Scranton pizza shop expands its market

SCRANTON -- The buzz for Sheila Ness' take and bake pizza has spread from her small town of Scranton. Stores around the area started calling her to request if they could start selling it themselves.

SCRANTON -- The buzz for Sheila Ness' take and bake pizza has spread from her small town of Scranton. Stores around the area started calling her to request if they could start selling it themselves.

"It's convenient. I know what people like about (my pizza) is that you can cook it at home when you're ready to eat," Ness said.

Ness, who has owned Next Door Pizza in Scranton since 1991, said she was eager to start selling her product outside Scranton, but ran into a problem around Easter weekend.

It is illegal to distribute wholesale products to other retail establishments without state certification.

So after three months of inspection, Next Door Pizza recently became the newest North Dakota company to operate under the State Meat and Poultry Inspection Program.


"Next Door Pizza in Scranton has met all requirements for the meat inspection program," said Roger Johnson, North Dakota agriculture commissioner, in a press release.

Ness said she felt the inspection process was normal and never felt afraid she would fail inspection.

Dr. Andrea Grondahl, a state meat inspector, who with others, helped Ness meet standards, said companies seeking certification must pass facility requirements and two specific regulatory requirements - written Hazard Analysis Critical Control Points (HACCP) and Sanitation Standard Operating Procedures (SSOPs) reports.

Grondahl said the program was established by the state legislature in 1999 and implemented in 2000. The program was developed to give smaller companies the chance to sell their product to other retailers without having to pass complicated federal inspection procedures. She said state-run inspection procedures are less daunting and complicated to small businesses and can also offer a more technical examination.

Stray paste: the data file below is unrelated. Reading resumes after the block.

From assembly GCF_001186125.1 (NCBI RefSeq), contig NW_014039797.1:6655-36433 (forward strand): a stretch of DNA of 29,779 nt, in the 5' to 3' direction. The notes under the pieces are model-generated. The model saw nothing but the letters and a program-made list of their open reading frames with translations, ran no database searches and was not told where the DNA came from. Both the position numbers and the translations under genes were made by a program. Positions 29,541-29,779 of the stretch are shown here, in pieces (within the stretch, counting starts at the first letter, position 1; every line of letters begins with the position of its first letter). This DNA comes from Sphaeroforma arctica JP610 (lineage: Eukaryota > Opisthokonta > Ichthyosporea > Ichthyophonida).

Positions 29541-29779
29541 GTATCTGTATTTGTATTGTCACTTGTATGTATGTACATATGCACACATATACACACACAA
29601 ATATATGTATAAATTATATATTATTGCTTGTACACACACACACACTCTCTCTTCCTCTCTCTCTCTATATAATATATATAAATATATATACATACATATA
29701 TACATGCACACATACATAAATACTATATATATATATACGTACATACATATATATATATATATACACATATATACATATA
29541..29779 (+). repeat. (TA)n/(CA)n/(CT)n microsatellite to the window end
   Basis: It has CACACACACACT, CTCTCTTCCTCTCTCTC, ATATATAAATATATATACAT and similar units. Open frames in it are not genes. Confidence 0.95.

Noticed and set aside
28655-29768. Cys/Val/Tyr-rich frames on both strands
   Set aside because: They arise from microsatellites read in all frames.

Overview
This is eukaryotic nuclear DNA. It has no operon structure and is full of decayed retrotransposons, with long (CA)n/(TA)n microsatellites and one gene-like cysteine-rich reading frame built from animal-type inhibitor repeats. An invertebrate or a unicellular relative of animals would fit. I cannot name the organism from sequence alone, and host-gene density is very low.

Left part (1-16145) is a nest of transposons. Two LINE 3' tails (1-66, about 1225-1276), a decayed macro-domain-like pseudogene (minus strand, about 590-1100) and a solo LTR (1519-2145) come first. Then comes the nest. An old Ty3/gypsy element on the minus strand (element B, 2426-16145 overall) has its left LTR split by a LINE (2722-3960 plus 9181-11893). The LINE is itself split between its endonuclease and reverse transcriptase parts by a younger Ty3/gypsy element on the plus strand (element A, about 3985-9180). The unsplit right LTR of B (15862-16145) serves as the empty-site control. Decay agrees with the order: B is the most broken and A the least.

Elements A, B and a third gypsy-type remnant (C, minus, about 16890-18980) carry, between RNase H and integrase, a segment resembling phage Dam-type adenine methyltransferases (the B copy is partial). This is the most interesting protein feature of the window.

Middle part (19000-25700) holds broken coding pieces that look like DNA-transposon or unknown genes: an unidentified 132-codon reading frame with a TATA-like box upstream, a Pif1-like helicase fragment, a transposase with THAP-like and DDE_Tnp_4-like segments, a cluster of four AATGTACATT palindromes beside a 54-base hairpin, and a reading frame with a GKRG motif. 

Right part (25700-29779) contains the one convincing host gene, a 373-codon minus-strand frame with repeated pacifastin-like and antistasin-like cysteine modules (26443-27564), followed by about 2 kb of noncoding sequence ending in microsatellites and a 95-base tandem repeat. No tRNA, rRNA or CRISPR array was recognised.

"The purpose (for inspection) is to provide inspection and regulatory oversight to the meat processing industry in North Dakota, so meat and poultry products in North Dakota are wholesome and properly labeled," she said.

Grondahl said HACCP is a science-based approach concerning a series of steps about how a company produces specific products. Companies must point out possible health/safety issues with each step and explain how they will deal with these issues.

A SSOP explains procedures concerning a company's daily cleaning, scheduled maintenance, food handling practices and overall employee hygiene.

Ness said she only needed to change a few things about her production, notably having to clarify ingredients and their weight for food labeling and needing to purchase a stainless steel table.


Next Door Pizza now sells their take and bake pizzas to several locations in the area, including Frontier Travel in Bowman, Scranton Equity Farm and Fuel, the Main Bar in Scranton and Kennedy's Fresh Foods in Hettinger.

Ness said she also has received offers from New England and the Bowman Golf Course.

Kennedy's Fresh Foods manager, Kyle Kennedy, said after an attempt at selling their own take and bake pizzas, he is satisfied about how Next Door Pizza has been selling.

"I think it's a great opportunity for them and the businesses supporting the product," he said. "I think it's great that independent, locally-owned countries are able to expand their business without needing a recognized name to back them."

Ness said she would like to begin selling pizza to neighboring states, but cannot do so under current law.

Sen. Kent Conrad and Rep. Earl Pomeroy have both introduced bills in the U.S. Congress pushing for state-certified businesses to be allowed to sell their products nationwide, which according to Grondahl is starting to gain steam and might pass this year.

"It really is an unfair issue, as state inspection policies have to be just as tough and thorough as federal policies," Grondahl said.

Fourteen North Dakota companies operate under the State Meat and Poultry Inspection Program, with several others working on certification.

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